Sunday, December 11, 2011

OK, so it's been a while ......

....but it is that time of year when nothing much is happening on the Urban Farm.  

This urban farm took a decidedly rural turn this morning though.   I was in the kitchen, beginning to put together some breakfast, when I looked out the window and saw a COYOTE trotting down the street!!!!!  Granted, my townhouse neighborhood is on the very edge of town, with a big meandering lake and farm fields beyond, but this was startling!    I ran outside to get another look at it, and make sure I wasn't seeing things.  Nope, definitely a coyote, trotting down the sidewalk. (so much for the stray cats that have been around for weeks)  A neighbor was just pulling in, and looked at me with eyes and mouth wide open.  "Was that a ...."  Yes!  He said he grew up on a farm, knew exactly what it was, and couldn't believe what he was seeing.   One more reason I'm glad all my livestock is inside!

I still have kale and brussells sprouts in the garden.  The sprouts weren't big enough for Thanksgiving.  Christmas maybe?  They are completely unprotected, so I can't expect them to grow much.  I'm just amazed they have lived this long.

Mostly my interests have turned indoors, though.  I dusted off the spinning wheel (literally) oiled 'er up and did some spinning, and I have also pulled out another winter pastime, jewelry-making.  It's so easy, everyone and their brother can do it, so it's not much of a 'sellable' item.  It has to be something really special and priced for the average person to afford - not an easy combination to achieve. But I enjoy choosing components, making, then wearing something - much as with making a garment from fiber.

The auction house I went to so frequently for a while has moved to different nearby town, and and changed the times of their auctions to the middle of a weekday - when I can't go.  That is NOT a bad thing for my purse, but I do miss the fun of finding something I love for just a few dollars.   Perhaps sadly, I have renewed my relationships with Ebay and Etsy.  With my newly-discovered Scottish heritage in mind, I bought a couple of charms on-line for my charm bracelet:

A thistle - the national symbol of Scotland

....and a 'croft' cottage.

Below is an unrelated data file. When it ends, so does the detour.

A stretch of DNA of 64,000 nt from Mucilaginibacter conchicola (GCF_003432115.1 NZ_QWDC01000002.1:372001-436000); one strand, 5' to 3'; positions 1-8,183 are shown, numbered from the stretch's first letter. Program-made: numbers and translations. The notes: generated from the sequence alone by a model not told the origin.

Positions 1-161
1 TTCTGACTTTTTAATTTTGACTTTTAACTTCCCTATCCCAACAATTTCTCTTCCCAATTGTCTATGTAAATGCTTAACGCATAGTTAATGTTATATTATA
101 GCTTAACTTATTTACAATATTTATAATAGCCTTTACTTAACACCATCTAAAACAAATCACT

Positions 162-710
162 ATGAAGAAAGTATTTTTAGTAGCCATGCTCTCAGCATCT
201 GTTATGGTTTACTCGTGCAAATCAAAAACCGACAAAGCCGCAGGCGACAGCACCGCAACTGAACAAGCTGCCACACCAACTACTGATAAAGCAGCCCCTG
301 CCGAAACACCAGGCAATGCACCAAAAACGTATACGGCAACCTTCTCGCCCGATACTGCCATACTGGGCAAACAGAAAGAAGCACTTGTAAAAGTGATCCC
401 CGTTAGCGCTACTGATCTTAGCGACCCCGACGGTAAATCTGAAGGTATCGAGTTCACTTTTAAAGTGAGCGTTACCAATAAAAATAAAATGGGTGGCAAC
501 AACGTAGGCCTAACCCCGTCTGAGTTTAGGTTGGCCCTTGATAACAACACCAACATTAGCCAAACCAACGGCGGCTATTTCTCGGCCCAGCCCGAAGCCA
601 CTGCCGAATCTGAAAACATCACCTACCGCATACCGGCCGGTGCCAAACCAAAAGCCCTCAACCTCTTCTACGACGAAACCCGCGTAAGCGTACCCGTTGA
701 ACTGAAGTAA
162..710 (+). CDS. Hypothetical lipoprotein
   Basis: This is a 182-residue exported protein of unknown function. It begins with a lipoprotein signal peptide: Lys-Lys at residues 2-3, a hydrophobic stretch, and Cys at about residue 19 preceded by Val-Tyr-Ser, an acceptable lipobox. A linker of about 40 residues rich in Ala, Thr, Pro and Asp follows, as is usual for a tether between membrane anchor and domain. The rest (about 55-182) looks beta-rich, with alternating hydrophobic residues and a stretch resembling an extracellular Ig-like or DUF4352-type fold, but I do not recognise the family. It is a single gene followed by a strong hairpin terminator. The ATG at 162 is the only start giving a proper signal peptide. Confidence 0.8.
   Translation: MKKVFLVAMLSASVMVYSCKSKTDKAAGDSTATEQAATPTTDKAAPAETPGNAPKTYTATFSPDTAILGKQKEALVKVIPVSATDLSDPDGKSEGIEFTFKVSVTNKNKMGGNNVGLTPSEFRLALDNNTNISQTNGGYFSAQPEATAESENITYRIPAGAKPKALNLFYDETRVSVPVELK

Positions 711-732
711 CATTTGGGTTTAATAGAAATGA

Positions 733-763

This one has several meanings for me.  Scotland, and small-space farming of course, and it reminds me of a blog-friend Homeschool on the Croft, who lives and farms on a modern-day croft (what we would call a small farm) in the Outer Hebrides of Scotland.   Most importantly though, it reminds me that big things can come from small beginnings, and God answers prayer.   In the 1940's, two women in their 80s, one totally blind, and one crippled with arthritis, lived in a tiny stone cottage on the Island of Lewis in Scotland, just a few miles from where Anne of the homeschool croft lives today. They despaired of the next generations ever finding a realationship with God.  The churches were emptying, and the young people were just not interested.  As they were prayer warriors, they held their concerns up before God.  It's a long story, but you can read about it here (The Hebrides Revival) and other places on the internet.  God's presence came down on the islands of the Outer Hebrides, and it was one of the most exciting moves of God of the 20th century - the results of which are seen today in Anne's deep faith, and that of many in her community.    All because two crippled, old, poverty-stricken women prayed.               

Sunday, November 6, 2011

I did it again - the National Horse Show

Once again I went to an event and forgot to bring my camera!!!! 

It took me a while to figure out the horse show this week here at the Kentucky Horse Park was a big deal.  Cynically, and especially because the emphasis seemed to be on the sponsor, I thought they had dreamed up an event to keep the ball rolling after the World Equestrian Games here last fall.  After a while, I realized this  National Horse Show was the National Horse Show - as in the one held in Madison Square Garden in New York for forever.  To compare another species, it would be the same as if the Westminster Dog Show would come to Lexington, and the event is about the same age, 120-something years.   

A friend and I went yesterday for the last day - the day with all the big stakes (championships) classes, and it was terrific.  The crowd was sparce in the afternoon, but picked up in the evening for the $250k Open Jumper Championship.  That's right, a quarter of a million dollars - no small potatoes. Except for the "end-zone" area of the arena (shown in the background below), the crowd was not packed, but respectable.

photos by Matt Goins - Lexington Herald Leader  

This was our vantage point - although a few rows up. The jumps were terrifying - 6 feet high and with spreads equally huge.  This was one of a triple combination  - only one step in between.   Some horses were so smooth, they made it look almost easy.    But one jump that seemed very plain and 'easy' was the undoing of many.  We couldn't understand it - until a visitor from Arizona, obviously an expert, explained to us that it was an awkward distance from the previous jump.  

It was the top-of-the-top echelon of show jumpers.  There were competitors from all over the world, including several Olympic Team members, both from the US other countries.  

The sponsors seemed to have learned their lessons from the WEG - no more $100+ tickets.   We got in for the price of a movie, and it was on-the-edge-of-your-seat exciting.   Everyone would hold their breath during each ride, groaning if a rail came down, afraid to 'jinx' it if it looked like someone was going to jump clean.   If they did, the instant they landed the crowd would erupt in cheers.